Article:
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CALIFORNIA'S ONLY SPORTSMAN'S NEWS SINCE 1953

Feature Article: Did You Know

Did you try this?

By George Kramer/Special to Western Outdoor NewsPublished: Mar 14, 2019

In a modern world of message boards, but not so different than the days before them when we shrugged to explain a tough day, what typically happens? Fishing therapists out there will gladly and immediately inquire, “Did you try _____?” or “Did you try that?”

Subsequently, the frustrated angler will list an array of methods or baits that failed to produce. Yet, and this is the problem, after all the online doctoring, almost never is there a resolve.


matchthelureMATCH THE LURE to the cover. Go weedless in brush or reeds — it’s more efficient.


There is no resolve because those advisors weren’t there. And the fisherman/woman is further frustrated, (embarrassed or dis­appointed) because he/she can’t do anything differently until the next time out.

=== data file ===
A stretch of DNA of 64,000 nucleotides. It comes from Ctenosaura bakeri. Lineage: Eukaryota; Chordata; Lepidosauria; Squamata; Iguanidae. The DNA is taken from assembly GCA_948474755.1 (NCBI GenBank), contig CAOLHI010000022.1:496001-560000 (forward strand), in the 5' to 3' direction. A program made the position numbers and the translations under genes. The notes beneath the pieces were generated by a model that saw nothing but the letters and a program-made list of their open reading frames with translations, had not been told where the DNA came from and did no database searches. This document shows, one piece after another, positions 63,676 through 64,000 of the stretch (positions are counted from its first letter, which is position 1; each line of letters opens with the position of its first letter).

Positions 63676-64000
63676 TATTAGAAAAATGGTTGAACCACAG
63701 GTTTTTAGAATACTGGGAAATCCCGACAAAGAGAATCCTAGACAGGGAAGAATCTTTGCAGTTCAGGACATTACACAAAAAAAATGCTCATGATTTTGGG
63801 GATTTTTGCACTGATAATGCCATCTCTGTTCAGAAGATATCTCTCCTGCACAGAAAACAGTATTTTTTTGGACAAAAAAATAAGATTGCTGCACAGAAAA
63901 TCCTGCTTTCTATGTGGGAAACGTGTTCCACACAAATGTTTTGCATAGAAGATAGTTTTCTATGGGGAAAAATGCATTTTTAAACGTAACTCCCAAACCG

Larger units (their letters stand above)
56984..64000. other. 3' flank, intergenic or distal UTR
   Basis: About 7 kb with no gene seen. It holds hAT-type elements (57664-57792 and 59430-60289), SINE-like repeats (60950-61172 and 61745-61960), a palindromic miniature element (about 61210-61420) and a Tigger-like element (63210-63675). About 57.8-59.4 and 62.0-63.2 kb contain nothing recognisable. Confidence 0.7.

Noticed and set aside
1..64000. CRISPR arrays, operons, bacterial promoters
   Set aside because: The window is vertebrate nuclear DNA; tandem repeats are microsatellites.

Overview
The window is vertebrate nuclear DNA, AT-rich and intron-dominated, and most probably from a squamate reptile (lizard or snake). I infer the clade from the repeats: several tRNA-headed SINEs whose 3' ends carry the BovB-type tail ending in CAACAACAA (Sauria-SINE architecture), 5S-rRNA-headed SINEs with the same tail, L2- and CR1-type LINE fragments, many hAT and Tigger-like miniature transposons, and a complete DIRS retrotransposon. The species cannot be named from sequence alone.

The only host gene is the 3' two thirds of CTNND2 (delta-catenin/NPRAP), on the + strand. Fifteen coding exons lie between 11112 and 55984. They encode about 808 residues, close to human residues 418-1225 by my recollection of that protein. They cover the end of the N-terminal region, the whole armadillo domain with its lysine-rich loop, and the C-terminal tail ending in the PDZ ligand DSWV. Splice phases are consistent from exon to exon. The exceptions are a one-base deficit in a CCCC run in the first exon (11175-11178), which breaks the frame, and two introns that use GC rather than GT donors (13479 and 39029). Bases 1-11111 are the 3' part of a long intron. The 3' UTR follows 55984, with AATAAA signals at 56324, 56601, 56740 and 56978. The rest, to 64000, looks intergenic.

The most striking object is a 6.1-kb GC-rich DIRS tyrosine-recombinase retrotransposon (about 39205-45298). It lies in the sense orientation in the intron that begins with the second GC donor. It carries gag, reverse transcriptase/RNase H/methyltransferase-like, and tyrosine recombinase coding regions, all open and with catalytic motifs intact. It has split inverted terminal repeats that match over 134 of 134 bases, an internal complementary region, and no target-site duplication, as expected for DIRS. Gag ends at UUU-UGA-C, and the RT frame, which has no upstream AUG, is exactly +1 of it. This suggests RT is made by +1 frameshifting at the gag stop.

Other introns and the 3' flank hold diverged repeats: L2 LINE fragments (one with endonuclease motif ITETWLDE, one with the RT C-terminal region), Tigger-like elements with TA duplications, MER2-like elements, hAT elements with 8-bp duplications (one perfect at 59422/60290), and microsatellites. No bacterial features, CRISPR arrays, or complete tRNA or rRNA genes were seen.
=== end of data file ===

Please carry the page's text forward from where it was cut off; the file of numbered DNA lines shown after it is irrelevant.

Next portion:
When someone says they tried “everything” or offers a list of unproductive baits or depths, it pretty much tells me about where they are in their fishing career. (Meaning, as well, places I have been in mine.) Finding catchable fish does require questions to be asked and answered, but when you’re out there, you have to ask and answer them yourself.


Your first question should address their location. Seasonally, we can all give a nice seminar on where bass will be found, but in real time, you have to figure out where are they today (this morning, this afternoon, whenever you’re there).


Some locations, the spring spawn progression starts in February and other places not until May. But the progression could start in 30 or 40 feet. And even worse, it could start ahead of schedule. Water temperature can vary, but hours of daylight increase minutes each day early in the year. We may not notice, but the fish do.


And they act on it. In 40 years I have seen lakes rise quickly, and be muddy and “cold” to the point fishermen determine the spawn will be later. Then in early April or early May, as the water settles, we don’t just see nests, we see fry. You didn’t fish in February and March? You missed the first wave!


windprotected
WIND-PROTECTED AREAS are easier to fish and usually have warmer surface temperatures.